Posted by: Red Ryder | Apr 1 2018 15:06 utc | 12

b-Happy Easter and thank you for all you do to make the world a more enlightened place.

Posted by: frances | Apr 1 2018 15:09 utc | 13

I am glad you said "probably" was a development of this myth. I personally believe Christ did rise from the dead and I also believe he was the God incarnate, conquering death through death, thereby freeing us all from the hopelessness of belief that life only consists of our earthly life. If you do believe this also and you are following the western calendar, I wish you a happy Easter, if like me you are an Orthodox Christian we look forward to Pascha next Sunday. If you do not agree with my belief, that's your choice, and I wish you a happy holiday time. One thing for certain, is I, as an Orthodox Christian, will respect your choice and wish you only the very best, there will be no fatwas emanating from here 😎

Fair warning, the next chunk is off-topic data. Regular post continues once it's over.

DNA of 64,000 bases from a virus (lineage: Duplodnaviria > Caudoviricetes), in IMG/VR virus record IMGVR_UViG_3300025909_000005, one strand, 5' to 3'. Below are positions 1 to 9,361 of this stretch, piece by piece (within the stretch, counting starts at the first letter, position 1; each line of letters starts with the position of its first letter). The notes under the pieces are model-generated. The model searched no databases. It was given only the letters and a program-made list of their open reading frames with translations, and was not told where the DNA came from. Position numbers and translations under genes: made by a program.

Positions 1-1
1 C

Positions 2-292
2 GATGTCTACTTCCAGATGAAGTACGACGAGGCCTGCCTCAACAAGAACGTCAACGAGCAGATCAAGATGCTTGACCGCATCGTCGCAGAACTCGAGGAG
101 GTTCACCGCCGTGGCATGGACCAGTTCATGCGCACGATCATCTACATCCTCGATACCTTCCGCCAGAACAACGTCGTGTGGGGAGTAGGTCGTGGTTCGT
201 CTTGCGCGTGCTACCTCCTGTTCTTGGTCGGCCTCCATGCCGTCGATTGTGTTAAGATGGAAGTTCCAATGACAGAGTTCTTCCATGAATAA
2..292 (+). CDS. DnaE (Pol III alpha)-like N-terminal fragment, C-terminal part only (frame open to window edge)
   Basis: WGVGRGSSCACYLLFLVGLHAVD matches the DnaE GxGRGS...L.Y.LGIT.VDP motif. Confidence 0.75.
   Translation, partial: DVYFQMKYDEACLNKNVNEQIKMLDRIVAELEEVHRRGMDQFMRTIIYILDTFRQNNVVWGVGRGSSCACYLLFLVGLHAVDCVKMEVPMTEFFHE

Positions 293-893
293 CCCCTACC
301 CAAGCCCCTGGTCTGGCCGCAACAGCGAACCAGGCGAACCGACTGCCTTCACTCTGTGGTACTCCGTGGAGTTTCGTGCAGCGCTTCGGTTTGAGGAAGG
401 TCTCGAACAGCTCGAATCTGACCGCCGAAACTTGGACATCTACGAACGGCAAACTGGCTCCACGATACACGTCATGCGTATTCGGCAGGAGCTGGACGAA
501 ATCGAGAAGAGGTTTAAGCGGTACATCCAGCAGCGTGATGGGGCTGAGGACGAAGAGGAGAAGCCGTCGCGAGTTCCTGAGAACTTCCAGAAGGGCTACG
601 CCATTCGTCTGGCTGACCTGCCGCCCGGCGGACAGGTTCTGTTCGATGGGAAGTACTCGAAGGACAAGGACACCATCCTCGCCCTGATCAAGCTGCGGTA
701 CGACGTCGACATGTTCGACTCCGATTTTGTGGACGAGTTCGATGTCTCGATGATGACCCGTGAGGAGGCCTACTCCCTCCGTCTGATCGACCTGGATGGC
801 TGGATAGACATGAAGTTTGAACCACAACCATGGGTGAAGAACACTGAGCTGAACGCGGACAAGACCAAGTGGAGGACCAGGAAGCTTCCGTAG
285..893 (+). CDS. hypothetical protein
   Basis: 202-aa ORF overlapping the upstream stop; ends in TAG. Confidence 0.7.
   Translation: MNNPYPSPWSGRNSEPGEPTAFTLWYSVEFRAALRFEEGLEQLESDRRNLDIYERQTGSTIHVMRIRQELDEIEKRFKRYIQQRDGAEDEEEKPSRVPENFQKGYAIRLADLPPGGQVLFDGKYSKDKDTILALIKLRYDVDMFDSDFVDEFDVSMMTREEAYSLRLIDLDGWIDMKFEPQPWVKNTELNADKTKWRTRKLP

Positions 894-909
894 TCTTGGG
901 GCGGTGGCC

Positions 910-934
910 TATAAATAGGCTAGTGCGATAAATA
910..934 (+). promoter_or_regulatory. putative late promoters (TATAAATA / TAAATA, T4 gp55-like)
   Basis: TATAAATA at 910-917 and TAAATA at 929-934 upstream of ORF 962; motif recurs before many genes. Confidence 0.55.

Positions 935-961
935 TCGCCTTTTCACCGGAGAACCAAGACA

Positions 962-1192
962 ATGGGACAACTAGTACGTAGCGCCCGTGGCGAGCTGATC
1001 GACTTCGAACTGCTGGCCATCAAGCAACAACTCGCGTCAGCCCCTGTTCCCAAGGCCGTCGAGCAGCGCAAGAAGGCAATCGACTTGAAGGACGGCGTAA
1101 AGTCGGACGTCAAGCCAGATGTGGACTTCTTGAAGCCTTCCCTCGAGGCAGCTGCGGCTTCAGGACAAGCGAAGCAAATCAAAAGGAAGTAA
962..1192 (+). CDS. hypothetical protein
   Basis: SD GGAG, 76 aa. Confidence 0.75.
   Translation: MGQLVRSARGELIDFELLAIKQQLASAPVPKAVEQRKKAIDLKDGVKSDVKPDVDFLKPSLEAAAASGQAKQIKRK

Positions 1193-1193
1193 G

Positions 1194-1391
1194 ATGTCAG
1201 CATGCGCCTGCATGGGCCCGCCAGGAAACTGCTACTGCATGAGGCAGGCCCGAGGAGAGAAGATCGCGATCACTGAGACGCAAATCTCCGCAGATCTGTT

Posted by: Sean Gabriel | Apr 1 2018 15:42 utc | 14

thanks b.. great website and community that you have here... happy easter everyone...

for me - so much of life is symbolism.. and yes - older symbols get replaced with newer ones... the history is often forgotten.. but regardless - spring is here and the sun is in the ascendancy - here in the northern hemisphere... not sure how they process it in the southern hemisphere...

Posted by: james | Apr 1 2018 16:41 utc | 15

Thanks for sharing b